A number of new DNA synthesis startups have launched in the past few years. This post is a brief listing of the companies in the field (of which I’m aware), in no particular order. Some of these companies make short oligos on arrays, others make longer length genes, and some do both. For detailed information on DNA synthesis technologies and approaches have a look at these reviews: Hughes and Ellington or Kosuri and Church.
Inkjet based processes (Phosphoramidite)
Agilent Technologies (Santa Clara, CA, USA)
Agilent has a synthesis process (SurePrint) where arrays of up to 244k DNA oligos, with lengths up to 230 nt are synthesized on glass slides with an inkjet-like process. See this video which describes the process.
Twist Bioscience Corp. (San Francisco, CA, USA)
Twist synthesizes DNA oligo arrays using phosphoramidite chemistry on a silicon chip patterned with about 10k microwells. These oligos can be subsequently assembled into genes of up to 3.2kbp. See this presentation by CEO Emily Leproust at SB7.0.
Electrochemical processes (Phosphoramidite)
CustomArray, Inc. (Bothell, WA, USA) (Acquired by GenScript Biotech in Dec. 2017)
CustomArray uses electrochemical detritylation and chips with thousands of individually addressable electrodes to synthesize arrays up of up to 90k oligos. They offer oligo lengths to 200 nt.
Photolithographic processes (Phosphoramidite)
Roche NimbleGen Inc. (Madison, WI, USA)
Roche NimbleGen uses a maskless photolithographic process for its array synthesis, which was initially developed at the University of Wisconsin, Madison. The Maskless Array Synthesis (MAS) can make large oligonucleotide libraries with lengths up to 100nt. This platform is used in a number of products primarily for target enrichment workflows (complexity reduction for NGS) and more recently peptide libraries on arrays.
LC Sciences, LLC (Houston, TX, USA)
LC Sciences has a process which uses a digital micromirror device to selectively deprotect spots on an array by controlling which spots are exposed to light. They offer oligo lengths to 150 nt.
Thermal processes (Phosphoramidite)
Evonetix Ltd (Cambridge, UK)
A spin-out company from Cambridge Consultants. Based on their patent application (US20160184788 A1) they use an array chip with integrated micro-heaters on each spot. On each synthesis cycle, a wax-like masking material is added which protects array spots where the micro-heater is not activated. Protected spots are physically isolated from the addition reaction, which may explain their claimed low error rates.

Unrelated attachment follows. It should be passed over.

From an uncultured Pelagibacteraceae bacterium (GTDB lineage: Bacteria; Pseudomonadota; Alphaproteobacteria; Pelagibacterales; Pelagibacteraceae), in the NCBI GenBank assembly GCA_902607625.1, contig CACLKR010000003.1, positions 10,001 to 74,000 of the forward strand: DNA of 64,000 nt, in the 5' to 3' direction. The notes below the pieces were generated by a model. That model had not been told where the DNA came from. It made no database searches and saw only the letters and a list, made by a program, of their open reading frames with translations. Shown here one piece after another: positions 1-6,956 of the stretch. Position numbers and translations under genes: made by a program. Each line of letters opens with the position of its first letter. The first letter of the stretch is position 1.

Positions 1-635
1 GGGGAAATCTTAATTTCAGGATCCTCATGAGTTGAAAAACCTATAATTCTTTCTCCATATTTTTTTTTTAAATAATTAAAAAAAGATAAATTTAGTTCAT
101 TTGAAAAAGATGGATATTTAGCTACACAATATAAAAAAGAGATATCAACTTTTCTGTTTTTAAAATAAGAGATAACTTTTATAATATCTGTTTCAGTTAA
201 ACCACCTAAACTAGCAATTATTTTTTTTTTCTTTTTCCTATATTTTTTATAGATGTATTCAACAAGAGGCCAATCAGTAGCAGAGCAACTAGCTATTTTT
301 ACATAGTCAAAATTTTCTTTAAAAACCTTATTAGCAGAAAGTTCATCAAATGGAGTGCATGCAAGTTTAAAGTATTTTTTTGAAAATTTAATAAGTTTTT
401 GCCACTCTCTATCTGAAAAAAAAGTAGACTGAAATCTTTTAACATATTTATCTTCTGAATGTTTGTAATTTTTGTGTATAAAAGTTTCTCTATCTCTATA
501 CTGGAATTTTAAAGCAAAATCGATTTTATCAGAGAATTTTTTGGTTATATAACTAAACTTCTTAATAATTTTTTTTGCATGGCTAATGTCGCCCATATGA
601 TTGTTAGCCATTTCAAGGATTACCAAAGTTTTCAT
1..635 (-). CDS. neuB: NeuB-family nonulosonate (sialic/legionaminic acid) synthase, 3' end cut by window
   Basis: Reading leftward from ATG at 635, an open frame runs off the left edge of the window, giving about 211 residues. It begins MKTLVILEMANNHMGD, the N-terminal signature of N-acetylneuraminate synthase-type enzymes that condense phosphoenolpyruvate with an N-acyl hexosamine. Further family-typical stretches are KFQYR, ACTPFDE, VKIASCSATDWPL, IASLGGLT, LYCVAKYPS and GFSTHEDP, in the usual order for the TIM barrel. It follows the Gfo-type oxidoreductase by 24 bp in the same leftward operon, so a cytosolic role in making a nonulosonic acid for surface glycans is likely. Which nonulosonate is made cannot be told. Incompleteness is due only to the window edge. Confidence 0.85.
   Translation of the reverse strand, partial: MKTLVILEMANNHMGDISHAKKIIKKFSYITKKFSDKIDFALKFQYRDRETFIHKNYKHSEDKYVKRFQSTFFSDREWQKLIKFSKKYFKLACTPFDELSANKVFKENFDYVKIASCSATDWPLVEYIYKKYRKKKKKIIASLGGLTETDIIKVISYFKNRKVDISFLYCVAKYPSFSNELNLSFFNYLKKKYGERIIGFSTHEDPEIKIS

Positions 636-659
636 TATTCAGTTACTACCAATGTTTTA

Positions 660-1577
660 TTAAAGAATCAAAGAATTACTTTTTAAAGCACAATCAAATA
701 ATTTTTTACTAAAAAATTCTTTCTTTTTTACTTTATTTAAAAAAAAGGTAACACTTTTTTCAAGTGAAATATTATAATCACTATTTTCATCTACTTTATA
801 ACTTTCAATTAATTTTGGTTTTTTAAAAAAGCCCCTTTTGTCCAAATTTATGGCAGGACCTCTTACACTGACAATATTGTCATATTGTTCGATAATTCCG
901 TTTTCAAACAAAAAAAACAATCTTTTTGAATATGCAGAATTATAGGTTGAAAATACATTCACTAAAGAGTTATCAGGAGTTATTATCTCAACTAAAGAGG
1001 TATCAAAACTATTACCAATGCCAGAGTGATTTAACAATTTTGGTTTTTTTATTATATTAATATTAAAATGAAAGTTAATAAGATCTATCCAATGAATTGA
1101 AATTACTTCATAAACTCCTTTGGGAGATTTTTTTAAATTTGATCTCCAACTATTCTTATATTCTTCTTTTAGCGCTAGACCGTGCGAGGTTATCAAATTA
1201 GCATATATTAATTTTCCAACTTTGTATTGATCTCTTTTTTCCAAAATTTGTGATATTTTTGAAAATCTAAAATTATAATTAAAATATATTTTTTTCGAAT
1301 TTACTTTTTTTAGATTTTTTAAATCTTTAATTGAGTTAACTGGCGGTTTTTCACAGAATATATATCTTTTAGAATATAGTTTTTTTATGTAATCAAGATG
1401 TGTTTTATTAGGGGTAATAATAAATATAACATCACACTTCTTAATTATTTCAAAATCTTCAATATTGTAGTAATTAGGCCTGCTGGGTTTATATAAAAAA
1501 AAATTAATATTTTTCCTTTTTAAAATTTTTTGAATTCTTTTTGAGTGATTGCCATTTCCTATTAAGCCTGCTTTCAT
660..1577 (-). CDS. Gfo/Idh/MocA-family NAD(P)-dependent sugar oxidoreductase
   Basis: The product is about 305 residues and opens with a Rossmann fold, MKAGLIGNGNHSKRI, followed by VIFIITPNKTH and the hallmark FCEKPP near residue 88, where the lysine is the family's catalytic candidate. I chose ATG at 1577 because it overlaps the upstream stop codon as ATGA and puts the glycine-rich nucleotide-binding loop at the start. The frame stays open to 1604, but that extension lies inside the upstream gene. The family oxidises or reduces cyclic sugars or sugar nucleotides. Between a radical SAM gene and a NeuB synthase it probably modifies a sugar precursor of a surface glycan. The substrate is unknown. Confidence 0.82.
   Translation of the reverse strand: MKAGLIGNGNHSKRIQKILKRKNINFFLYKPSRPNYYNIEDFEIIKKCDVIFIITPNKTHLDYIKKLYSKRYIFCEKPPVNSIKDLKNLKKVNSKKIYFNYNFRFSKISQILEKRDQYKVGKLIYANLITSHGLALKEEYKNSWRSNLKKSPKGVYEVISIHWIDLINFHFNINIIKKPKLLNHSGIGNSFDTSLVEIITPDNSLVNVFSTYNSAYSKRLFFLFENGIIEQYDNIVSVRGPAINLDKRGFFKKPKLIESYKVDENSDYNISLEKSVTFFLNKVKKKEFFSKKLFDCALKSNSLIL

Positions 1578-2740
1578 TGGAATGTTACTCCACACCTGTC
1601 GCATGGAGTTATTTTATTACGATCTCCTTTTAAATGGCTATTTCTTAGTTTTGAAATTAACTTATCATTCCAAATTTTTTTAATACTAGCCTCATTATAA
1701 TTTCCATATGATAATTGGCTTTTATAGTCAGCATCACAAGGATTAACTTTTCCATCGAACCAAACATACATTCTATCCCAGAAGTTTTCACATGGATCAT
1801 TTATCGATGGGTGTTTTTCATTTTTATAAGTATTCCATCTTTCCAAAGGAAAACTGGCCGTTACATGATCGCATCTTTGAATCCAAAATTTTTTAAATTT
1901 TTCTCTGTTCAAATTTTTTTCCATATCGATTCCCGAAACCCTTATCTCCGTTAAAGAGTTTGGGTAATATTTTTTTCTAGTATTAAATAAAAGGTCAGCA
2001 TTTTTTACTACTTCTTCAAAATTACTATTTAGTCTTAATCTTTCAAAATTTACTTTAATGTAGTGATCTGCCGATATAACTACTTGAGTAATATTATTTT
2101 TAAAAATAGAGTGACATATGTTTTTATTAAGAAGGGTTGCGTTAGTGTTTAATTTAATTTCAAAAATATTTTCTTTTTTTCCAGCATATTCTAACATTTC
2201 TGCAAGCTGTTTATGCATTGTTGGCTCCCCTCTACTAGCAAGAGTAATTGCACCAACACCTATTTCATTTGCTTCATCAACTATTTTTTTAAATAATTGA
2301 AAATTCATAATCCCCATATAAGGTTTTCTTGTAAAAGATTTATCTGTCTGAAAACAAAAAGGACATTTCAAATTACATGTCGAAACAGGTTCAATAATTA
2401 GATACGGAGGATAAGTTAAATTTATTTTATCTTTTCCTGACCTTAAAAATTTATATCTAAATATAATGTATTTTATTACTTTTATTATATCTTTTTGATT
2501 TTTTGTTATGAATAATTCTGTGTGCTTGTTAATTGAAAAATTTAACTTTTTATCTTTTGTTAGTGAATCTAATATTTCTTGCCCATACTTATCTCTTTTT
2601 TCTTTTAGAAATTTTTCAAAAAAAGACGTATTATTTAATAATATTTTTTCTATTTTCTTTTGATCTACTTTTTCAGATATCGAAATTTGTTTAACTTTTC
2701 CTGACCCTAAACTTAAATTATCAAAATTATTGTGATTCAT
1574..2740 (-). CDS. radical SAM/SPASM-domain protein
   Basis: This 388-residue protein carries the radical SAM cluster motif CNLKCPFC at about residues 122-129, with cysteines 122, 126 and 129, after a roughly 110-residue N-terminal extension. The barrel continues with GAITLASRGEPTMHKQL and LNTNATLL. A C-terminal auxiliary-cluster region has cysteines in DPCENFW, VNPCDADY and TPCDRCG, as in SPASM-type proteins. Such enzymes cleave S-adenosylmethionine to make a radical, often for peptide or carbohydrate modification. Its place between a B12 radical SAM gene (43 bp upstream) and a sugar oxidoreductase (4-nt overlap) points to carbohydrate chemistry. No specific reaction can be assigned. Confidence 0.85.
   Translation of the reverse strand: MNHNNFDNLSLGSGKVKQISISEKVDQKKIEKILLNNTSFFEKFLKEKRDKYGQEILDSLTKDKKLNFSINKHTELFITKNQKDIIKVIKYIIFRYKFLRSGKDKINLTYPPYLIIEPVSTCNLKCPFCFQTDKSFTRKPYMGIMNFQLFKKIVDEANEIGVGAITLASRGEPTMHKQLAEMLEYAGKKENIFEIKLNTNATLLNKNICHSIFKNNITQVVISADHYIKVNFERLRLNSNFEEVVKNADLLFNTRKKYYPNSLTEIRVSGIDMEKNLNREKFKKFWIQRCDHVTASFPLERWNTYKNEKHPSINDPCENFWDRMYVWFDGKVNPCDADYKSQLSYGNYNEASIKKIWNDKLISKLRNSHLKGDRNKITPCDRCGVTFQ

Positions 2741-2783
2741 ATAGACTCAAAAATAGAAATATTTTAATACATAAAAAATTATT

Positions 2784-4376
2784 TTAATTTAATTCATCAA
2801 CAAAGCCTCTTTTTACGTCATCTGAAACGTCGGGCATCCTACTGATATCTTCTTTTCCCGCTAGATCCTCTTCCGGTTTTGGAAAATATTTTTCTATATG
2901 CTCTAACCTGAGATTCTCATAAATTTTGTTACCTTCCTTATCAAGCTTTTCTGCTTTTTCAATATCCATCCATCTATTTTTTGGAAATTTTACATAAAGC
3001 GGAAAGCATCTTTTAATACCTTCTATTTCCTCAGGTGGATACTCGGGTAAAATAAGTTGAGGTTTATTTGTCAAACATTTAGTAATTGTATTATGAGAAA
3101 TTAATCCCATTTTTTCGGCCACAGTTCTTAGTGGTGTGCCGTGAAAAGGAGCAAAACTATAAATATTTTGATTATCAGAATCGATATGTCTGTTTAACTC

Fluidic processes (Phosphoramidite)
Synthomics, Inc. (Menlo Park, CA, USA)
Synthomics have developed a highly parallel oligo synthesizer (“Green Machine”) capable of making 1,536 oligos per chip.
SGI-DNA (La Jolla, CA, USA)
SGI-DNA use fluidics automation to carry out Gibson assembly for gene synthesis.
The Genome Foundry Ltd (Oxford, UK)
This company is an offshoot of Oxford Nanopore which was revealed at one of their London Calling conferences. It uses the same digital microfluidics technologies as in the Voltrax to carry out gene assembly.
MacConnell Research Corporation. (San Diego, CA, USA)
MacConnell Research is building an array device with 10,000 chambers were control of the chemical reaction is acheived though microfluidic valves. See this SBIR grant.
Kilobaser (Briefcase Biotec GmbH) (Graz, Austria)
Kilobaser is developing a tabletop DNA synthesizer for making short DNA oligos (primers). It uses a microfluidic chip to reduce reagent costs.
Enzymatic based processes
Molecular Assemblies Inc. (San Diego, CA, USA)
Molecular Assemblies is engineering terminal deoxynucleotidyl transferases (TdT) and reversible terminators for non-tempate directed enzymatic DNA synthesis. See this presentation by CSO Bill Efcavitch at SB7.0.
DNA Script (Paris, France)
DNA Script is engineering template free DNA polymerases (likely also TdT) and modified nucleotides for de-novo enzymatic DNA synthesis. See this presentation by CEO Thomas Ybert at GP-write 2017.
Nuclera Nucleics Ltd. (Cambridge, UK)
Nuclera Nucleics is engineering terminal deoxynucleotidyl transferases (TdT) for enzymatic DNA synthesis.
Ansa Biotechnologies, Inc. (San Francisco, CA, USA) (added June 2018)
Ansa Biotechnologies is a spin-off from the Keasling Lab at UC Berkeley. They have developed a process for enzymatic DNA synthesis in which terminal deoxynucleotidyl transferases (TdT) are covalently linked to nucleotides with a photocleavable linker as described in this paper.
LabGenius (London, UK)
Unknown DNA synthesis process.
Dodo OmniData, Inc. (San Diego, CA, USA)
Dodo OmniData is making a device for storing digital data onto DNA polymers. Unknown DNA synthesis process.
Codon Devices (Boston, MA, USA) (2005-2009)
Gen9 (Boston, MA, USA) (2009-2016)
Gen9 used nested sets of PCR primers to selectively amplify oligo subpools with sequences required for assembly in an approach similar to Kosuri et al 2010. Their assets were bought out by Ginkgo Bioworks in 2016. See this Boston Globe article for details.
Cambrian Genomics (San Francisco, CA, USA) (2011-2015)
Attempted to select sequence verified gene assemblies from a sequencer using a laser to recover only correct constructs.
Genesis DNA (Cambridge, MA, USA) (2015-2018)
Traditional vendors (column based phosphoramidite)
IDT (Coralville, IA, USA)
GenScript USA, Inc. (Piscataway, NJ)
Thermo Fisher Scientific Inc. (GeneArt)
Blue Heron (Bothell, WA, USA)
ATUM (formerly DNA2.0) (Newark, CA, USA)